He first came to the Vineyard in 1844 to survey the Island, a project he and his crew completed in 1846. At various times he camped out in Vineyard Haven, Edgartown, and West Tisbury, and for a time stayed at Asa Johnson’s inn, the house adjacent to Alley’s Store. Patrons, John Alley told me, drank brandy at the inn’s tavern, situated at the “brow” of the curve, giving the corner the name Brandy Brow.

In 1851, Whiting married Anna Francis, the daughter of Asa and Prudence Johnson, and in the following year he bought the old Congregational Church parsonage. It became the home he returned to following his many travels in the employ of the Coast and Geodetic Service. Whiting was a true lover of Martha’s Vineyard, a sheep farmer and, when home, an active member of the Island community. He was one of the founders of the Agricultural Society, becoming its secretary and then president.

Whiting had a great appreciation of the Island’s formation and topography, its coastline and its changes, and he noted these in his Coast and Geodetic Service reports of 1869, 1886, and the report of 1887 titled “Methods and Results: Shoreline Changes on Martha’s Vineyard.” In 1886, Whiting wrote, “The changes along the southern shore of the Island give an interesting illustration of the action of what may be termed a rolling beach, and the power of the ocean sea-dash upon a sandy shore to drive this material before it. The south shore of Martha’s Vineyard is a cave, where little if any other force has operated.”

Nathaniel Shaler’s influence

It is impossible to write about science and scientists on the Vineyard without including Nathaniel Southgate Shaler (1841-1906), a Harvard professor of geology and onetime Dean of Science at Harvard’s Lawrence Scientific School. As a young man, he explored the Island’s geology, and in 1888 he published his book, Report on the Geology of Martha’s Vineyard. But Shaler is perhaps best known on the Vineyard as the founder of Seven Gates — his thousand-acre hideaway and farm. It was at Seven Gates that Shaler exchanged his life as an academic for that of a gentleman farmer. His only concession to Harvard was to provide a campsite for students of the Lawrence Scientific School summer surveying camp until in 1900, when the number of students outgrew the campsite and they moved to the unused Makonikey Hotel in Vineyard Haven.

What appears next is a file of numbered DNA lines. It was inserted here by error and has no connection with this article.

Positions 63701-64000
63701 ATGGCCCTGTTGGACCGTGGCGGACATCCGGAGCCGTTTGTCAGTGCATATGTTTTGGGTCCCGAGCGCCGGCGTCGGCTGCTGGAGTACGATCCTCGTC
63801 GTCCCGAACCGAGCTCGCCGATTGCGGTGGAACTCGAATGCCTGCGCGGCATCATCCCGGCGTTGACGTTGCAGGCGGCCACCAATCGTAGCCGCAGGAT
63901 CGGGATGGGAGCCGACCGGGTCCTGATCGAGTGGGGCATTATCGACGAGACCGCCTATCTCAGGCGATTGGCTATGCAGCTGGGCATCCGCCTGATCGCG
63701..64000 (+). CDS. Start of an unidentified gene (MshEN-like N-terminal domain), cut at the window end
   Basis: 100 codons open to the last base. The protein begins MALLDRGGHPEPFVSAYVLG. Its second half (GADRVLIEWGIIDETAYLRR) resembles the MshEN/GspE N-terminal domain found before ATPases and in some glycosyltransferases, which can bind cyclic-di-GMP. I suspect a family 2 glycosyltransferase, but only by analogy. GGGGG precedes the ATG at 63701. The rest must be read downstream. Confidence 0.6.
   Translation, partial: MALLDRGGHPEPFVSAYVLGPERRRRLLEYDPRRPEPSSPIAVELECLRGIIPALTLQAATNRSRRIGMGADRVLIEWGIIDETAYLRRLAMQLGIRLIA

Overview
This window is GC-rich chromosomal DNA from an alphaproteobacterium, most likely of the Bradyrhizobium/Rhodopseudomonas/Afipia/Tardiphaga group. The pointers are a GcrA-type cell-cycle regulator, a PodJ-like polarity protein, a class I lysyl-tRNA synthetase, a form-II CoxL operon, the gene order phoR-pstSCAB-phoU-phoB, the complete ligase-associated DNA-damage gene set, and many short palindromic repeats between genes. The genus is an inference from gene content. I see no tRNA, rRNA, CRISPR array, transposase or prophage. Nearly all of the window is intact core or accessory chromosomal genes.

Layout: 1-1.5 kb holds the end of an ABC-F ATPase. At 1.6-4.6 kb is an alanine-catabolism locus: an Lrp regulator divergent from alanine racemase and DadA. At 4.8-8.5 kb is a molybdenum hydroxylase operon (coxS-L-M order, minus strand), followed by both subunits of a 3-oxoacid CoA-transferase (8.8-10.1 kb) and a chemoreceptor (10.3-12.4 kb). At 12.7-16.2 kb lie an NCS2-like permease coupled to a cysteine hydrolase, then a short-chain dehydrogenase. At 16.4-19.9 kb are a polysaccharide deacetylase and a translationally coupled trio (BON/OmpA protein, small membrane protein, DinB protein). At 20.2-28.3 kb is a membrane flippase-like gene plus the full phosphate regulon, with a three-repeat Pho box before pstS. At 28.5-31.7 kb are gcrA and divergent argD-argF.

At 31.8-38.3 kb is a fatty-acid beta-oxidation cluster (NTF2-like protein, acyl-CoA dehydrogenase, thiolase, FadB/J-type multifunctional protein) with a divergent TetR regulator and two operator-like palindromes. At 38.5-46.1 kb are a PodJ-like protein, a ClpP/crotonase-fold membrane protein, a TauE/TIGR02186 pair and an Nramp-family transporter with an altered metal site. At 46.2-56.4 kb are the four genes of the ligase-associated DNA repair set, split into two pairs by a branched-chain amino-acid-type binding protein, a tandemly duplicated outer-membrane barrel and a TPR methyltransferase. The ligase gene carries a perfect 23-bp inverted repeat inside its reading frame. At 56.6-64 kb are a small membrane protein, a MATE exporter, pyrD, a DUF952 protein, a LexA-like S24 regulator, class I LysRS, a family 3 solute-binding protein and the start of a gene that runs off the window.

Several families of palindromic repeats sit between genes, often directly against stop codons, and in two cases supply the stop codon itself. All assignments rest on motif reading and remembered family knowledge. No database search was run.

Shaler was also a poet: In 1903 Houghton Mifflin published his blank verse poem Elizabeth of England. Based on his service in the Union Army during the Civil War, he wrote From Old Fields: Poems of the Civil War, of which a reviewer in a 1906 issue of Atlantic Monthly wrote, “Seldom has the poetic side of the great conflict, its scenic background, its tragic irony, and its human pathos been so intelligently presented.”

Shaler went on to write numerous essays and books in fields other than geology, but the racist views he expressed in some of his work have undermined his reputation.

Shaler’s biggest contribution to the study of geology on Martha’s Vineyard might have been by way of his student, J. Backus Woodworth (1865-1925) who, along with the geologist Edward Wigglesworth (1885-1945), undertook a massive and now classic study of the geology of Cape Cod and the Islands, published in 1933, that includes a detailed geological study of the Vineyard.

Back to Clifford Kaye

That brings us to Clifford Kaye (1916-85), a geologist with the U.S. Geological Survey during the 1950s and 1970s, and the teacher of my tour leader. One day in March of this year, between snowfalls, I traveled to Woods Hole to learn about Kaye from Robert Oldale, one of Kaye’s colleagues in the U.S. Coast and Geological Survey and author of Cape Cod and the Islands: Their Geology, an essential read for anyone interested in the geology of the Vineyard.

Over coffee at Coffee Obsession, Oldale described Kaye as a renaissance man whose interests ranged far beyond geology. He was a collector of rare books and art, and had talent as a conservator. Kaye joined the U.S. Geological Survey after WWII, and after a long period of research in Puerto Rico, joined its Boston office in 1955, where his research focused, in part, on the geology of the Vineyard. Kaye, who lived in Makonikey during his trips, produced many reports that serve as the definitive descriptions of the Island’s coastal erosion and glacial history.

In May 1964, Kaye returned to the Vineyard to lead a two-day geological tour of the Island, a tour that one could take today with the aid of a guide book of Kaye’s published by the Friends of the Pleistocene. It’s technical, but along with Bob Oldale’s accessible book Cape Cod, Martha’s Vineyard & Nantucket: The Geologic History (out of print, but available at Island libraries) as background, one can follow the tour from a sandpit behind what was the Coca-Cola bottling plant on State Road in Vineyard Haven to the summit of Peaked Hill, on to Wequobsque Cliff (also known as Lucy Vincent Beach) and Gay Head, with stops in between.

Never leave home without your rock hammer

Many geologists, both professionals and amateurs — those who have an abiding interest in the Island’s shoreline changes — have followed Kaye and those who came before him.